As the waters in Sindh continue to rise, the government of Pakistan has declared the floods this year to be a more dangerous catastrophe than the devastating 2010 floods and has begun briefing foreign diplomats and United Nations officials in Islamabad about the scale of the destruction in the hopes of attracting more foreign aid.
On Monday, the government arranged a special briefing for foreign diplomats, urging them to ask their governments to help Pakistan cope with the disaster, which officials admitted was beyond Islamabad’s capacity to deal with.
The briefing was delivered by Qamar Zaman Kaira, a member of the National Assembly and a spokesperson for the ruling Pakistan Peoples Party. Among other officials who also briefed the diplomats were Foreign Secretary Salman Bashir, Economic Affairs Secretary Wajid Rana and National Disaster Management Authority (NDMA) Chairman Zafar Qadir.
“While the government had mobilised all national resources, the severity and magnitude of the floods had created a humanitarian emergency requiring support from the international community,” remarked the NDMA chairman.
The response from the international community thus far to President Asif Ali Zardari’s appeal for help, delivered on Saturday by Prime Minister Yousaf Raza Gilani, has been timid. Only Iran has thus far pledged a substantial contribution, promising $100 million in aid on Sunday, though China was the first to respond to the appeal, pledging $4.7 million in relief goods.
Among others briefing the diplomats was Timo Pakkala, UN Resident and Humanitarian Coordinator, who described his visits to the flood affected areas and concurred with the government’s assessment that international assistance would be required.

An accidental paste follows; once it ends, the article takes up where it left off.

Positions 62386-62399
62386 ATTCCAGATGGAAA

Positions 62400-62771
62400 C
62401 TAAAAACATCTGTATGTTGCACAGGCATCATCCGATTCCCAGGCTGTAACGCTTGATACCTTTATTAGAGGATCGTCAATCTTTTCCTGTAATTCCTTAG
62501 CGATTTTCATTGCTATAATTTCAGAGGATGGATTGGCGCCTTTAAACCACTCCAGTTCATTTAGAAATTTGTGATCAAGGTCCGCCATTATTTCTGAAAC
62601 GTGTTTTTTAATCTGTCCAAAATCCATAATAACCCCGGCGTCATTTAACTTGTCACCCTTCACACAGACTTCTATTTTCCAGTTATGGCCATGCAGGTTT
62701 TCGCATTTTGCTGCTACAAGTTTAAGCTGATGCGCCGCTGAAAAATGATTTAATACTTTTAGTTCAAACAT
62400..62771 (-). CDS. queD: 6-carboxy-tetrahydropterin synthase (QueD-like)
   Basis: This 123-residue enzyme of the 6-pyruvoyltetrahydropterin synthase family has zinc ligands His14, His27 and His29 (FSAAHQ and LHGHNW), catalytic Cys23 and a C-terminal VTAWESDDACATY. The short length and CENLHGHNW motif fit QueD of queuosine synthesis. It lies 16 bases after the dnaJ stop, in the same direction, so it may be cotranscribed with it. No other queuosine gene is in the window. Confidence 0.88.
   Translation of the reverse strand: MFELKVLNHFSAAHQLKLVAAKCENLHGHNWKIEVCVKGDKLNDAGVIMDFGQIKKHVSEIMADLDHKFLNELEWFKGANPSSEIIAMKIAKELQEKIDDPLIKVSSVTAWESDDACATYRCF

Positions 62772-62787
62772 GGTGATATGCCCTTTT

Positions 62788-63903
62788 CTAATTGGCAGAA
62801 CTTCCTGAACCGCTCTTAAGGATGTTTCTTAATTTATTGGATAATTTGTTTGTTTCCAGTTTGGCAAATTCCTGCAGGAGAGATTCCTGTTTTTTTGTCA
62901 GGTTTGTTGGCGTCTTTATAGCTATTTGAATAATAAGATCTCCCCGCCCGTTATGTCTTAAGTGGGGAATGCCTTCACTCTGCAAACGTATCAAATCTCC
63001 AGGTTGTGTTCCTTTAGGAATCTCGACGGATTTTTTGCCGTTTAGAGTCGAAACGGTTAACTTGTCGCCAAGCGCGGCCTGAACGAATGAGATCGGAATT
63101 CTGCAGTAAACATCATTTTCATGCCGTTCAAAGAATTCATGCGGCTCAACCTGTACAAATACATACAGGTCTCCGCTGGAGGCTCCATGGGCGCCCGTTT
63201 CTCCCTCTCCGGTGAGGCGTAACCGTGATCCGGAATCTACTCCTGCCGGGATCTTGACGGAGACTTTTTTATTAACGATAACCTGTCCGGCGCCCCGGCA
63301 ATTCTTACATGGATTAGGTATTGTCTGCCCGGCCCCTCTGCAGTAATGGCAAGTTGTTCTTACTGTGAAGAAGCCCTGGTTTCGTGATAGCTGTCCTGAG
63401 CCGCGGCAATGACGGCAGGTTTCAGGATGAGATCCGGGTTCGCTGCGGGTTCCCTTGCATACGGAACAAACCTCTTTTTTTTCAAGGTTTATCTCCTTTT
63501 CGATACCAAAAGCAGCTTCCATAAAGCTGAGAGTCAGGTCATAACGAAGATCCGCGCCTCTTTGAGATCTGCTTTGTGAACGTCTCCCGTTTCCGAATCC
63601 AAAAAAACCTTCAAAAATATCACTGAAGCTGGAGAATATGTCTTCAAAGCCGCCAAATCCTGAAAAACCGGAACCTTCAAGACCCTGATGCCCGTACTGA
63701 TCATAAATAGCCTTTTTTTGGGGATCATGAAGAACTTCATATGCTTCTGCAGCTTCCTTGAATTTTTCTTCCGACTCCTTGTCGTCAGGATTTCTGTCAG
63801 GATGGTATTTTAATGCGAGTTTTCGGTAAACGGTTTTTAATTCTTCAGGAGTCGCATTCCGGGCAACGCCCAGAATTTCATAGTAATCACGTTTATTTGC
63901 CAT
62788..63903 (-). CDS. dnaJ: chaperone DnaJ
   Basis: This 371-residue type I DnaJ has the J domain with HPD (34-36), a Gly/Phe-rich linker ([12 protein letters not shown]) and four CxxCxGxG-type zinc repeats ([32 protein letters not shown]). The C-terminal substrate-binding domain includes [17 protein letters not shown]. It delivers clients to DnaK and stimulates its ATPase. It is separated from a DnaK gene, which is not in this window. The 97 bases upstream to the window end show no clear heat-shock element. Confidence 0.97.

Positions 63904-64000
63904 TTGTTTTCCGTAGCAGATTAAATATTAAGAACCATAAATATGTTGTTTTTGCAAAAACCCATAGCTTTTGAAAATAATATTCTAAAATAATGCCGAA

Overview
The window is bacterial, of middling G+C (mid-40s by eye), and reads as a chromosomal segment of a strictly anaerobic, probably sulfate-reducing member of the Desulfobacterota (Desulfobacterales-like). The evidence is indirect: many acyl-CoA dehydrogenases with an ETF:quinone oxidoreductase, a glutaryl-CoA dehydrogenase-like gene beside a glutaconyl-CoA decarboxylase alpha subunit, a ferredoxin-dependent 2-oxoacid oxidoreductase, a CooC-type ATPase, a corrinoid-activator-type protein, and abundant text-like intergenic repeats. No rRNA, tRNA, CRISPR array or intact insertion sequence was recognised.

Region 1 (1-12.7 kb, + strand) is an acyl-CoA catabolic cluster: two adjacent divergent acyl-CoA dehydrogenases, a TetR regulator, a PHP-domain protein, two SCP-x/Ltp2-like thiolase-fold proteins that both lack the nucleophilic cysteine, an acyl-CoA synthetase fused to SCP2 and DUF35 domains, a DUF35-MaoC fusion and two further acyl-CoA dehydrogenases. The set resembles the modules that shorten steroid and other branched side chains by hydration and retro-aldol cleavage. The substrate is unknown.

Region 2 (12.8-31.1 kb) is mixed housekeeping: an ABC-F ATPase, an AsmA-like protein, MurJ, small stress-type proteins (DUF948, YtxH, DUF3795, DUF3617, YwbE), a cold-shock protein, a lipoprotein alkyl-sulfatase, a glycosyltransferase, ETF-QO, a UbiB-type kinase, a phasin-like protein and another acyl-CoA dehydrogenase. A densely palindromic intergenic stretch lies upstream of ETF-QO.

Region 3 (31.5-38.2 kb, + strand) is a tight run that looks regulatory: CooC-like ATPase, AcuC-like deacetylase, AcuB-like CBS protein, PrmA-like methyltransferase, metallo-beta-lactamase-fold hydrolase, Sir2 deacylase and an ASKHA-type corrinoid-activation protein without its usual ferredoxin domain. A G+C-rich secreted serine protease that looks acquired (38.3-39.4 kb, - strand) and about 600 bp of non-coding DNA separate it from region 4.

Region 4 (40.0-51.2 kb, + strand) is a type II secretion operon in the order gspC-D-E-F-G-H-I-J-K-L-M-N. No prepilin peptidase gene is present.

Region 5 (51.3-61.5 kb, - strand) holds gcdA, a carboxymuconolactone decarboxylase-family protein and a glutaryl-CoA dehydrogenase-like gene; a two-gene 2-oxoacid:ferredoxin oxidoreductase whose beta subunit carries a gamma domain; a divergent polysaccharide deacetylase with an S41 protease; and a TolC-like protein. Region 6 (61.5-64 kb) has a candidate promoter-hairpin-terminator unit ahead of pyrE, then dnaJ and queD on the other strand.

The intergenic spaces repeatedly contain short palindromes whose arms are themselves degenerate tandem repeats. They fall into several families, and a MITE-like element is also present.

Pakkala’s boss, John Ging, the director of the coordination and response division at the UN Office for the Coordination of Humanitarian Affairs, joined him in briefing officials at the Presidency about their visit to the flood affected areas.
Meanwhile, the government has already begun coordinating with the World Health Organisation to help prevent the spread of disease in the refugee camps that currently house millions of internally displaced persons.
The National Health Emergency Preparedness and Response Network (NHEPRN) and WHO are undertaking a rapid needs assessment in the district affected in 22 districts in Sindh and two districts in Balochistan. NHEPRN and WHO are expected to ensure a coordinated health response during the emergency by assessing and analysing information, prioritising interventions and action plans , identifying gaps and mobilising resources for humanitarian action through a flash appeal for 2011 floods.
Flood victims are particularly vulnerable to malaria, skin diseases and other water-borne illnesses.
A WHO team visited several of the relief camps for active surveillance as part of a Disease Early Warning System (DEWS). In close coordination with district authorities, WHO DEWS teams responded to DEWS disease alerts and outbreaks, distributed essential medicines, aqua tabs, jerrycans, life straw filter, hygiene kits, bed nets, gas cylinder and other relief material in the camps.
DEWS team also provided health education in all camps. The WHO has supported routine immunisation in the affected districts. In all camps, a total of 14,397 children have been vaccinated against polio and 10,672 against measles.
Published in The Express Tribune, September 13th, 2011.
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